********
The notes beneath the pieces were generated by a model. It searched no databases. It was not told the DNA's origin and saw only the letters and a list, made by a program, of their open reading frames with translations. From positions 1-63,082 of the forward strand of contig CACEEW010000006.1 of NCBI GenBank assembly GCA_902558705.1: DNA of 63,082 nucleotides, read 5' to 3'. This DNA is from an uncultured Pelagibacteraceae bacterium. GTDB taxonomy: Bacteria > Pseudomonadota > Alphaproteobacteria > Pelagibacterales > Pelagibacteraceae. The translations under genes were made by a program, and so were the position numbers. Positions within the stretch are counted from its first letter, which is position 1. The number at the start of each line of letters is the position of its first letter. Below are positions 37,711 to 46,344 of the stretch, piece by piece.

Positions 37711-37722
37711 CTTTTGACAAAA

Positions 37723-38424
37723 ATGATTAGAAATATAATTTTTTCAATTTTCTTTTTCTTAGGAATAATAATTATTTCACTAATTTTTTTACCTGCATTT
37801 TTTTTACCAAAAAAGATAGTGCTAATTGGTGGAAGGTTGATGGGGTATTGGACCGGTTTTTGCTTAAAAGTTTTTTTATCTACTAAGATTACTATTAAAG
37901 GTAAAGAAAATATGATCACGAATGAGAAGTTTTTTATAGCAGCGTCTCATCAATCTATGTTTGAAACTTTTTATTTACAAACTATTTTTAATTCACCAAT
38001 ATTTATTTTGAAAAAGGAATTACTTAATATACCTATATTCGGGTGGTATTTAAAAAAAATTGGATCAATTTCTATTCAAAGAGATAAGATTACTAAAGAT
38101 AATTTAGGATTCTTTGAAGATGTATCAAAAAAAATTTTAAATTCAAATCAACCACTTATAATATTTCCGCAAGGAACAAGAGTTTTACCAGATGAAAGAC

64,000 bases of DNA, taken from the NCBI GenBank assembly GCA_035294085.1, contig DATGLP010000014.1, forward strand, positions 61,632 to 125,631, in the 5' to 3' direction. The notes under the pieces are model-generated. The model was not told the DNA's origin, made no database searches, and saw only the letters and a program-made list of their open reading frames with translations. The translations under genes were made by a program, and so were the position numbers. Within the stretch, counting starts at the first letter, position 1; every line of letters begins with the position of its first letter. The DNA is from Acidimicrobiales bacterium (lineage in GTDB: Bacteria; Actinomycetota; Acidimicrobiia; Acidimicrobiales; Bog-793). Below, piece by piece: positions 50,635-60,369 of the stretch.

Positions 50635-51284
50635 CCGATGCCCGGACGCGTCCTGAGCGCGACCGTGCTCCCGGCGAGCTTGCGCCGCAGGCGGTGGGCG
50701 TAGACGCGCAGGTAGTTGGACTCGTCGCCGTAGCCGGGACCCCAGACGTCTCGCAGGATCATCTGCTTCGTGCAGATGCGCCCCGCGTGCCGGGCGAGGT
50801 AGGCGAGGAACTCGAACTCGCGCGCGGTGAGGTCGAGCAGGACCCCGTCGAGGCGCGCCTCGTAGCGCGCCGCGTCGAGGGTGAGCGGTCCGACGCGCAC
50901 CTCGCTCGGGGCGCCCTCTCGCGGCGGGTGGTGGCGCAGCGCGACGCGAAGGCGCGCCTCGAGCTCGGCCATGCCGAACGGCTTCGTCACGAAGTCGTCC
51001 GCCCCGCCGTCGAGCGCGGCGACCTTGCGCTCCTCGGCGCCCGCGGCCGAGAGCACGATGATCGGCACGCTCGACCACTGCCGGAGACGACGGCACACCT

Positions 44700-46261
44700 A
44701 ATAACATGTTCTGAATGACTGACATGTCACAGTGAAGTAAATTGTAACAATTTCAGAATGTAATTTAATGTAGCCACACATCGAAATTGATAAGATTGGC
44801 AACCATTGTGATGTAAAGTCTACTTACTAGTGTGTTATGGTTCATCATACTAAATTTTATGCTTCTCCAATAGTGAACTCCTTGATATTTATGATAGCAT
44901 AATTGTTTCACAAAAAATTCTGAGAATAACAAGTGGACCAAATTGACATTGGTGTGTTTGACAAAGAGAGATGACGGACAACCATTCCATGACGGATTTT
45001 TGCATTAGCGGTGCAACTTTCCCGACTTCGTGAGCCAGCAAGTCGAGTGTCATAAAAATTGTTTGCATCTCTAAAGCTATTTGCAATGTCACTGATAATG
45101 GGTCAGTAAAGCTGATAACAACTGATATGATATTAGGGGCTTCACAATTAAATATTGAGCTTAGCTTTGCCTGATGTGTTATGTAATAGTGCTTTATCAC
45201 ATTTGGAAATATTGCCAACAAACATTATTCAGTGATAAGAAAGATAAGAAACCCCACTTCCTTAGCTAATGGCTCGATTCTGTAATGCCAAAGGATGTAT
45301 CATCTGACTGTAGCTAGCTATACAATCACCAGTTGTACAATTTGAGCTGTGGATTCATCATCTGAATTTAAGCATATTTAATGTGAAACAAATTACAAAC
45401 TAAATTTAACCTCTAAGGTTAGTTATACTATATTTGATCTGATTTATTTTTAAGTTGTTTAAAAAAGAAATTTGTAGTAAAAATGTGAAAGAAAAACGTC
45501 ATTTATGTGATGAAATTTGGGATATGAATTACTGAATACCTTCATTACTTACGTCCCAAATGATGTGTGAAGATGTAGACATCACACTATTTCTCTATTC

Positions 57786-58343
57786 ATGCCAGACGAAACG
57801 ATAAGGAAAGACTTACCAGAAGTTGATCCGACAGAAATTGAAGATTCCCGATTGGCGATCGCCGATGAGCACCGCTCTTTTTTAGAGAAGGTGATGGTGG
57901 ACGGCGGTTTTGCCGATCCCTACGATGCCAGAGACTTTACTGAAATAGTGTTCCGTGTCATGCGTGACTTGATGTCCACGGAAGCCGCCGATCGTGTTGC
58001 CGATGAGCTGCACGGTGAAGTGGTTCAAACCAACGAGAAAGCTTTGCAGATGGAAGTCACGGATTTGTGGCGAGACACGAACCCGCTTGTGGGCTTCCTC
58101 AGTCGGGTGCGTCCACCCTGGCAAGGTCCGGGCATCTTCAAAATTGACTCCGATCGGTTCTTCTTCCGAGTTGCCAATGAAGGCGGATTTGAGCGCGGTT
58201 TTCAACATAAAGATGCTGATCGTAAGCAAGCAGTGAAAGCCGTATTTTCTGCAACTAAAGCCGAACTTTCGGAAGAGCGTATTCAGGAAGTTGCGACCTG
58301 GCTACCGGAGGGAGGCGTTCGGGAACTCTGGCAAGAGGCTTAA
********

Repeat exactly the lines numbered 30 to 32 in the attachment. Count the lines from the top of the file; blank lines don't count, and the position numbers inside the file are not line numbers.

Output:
57801 ATAAGGAAAGACTTACCAGAAGTTGATCCGACAGAAATTGAAGATTCCCGATTGGCGATCGCCGATGAGCACCGCTCTTTTTTAGAGAAGGTGATGGTGG
57901 ACGGCGGTTTTGCCGATCCCTACGATGCCAGAGACTTTACTGAAATAGTGTTCCGTGTCATGCGTGACTTGATGTCCACGGAAGCCGCCGATCGTGTTGC
58001 CGATGAGCTGCACGGTGAAGTGGTTCAAACCAACGAGAAAGCTTTGCAGATGGAAGTCACGGATTTGTGGCGAGACACGAACCCGCTTGTGGGCTTCCTC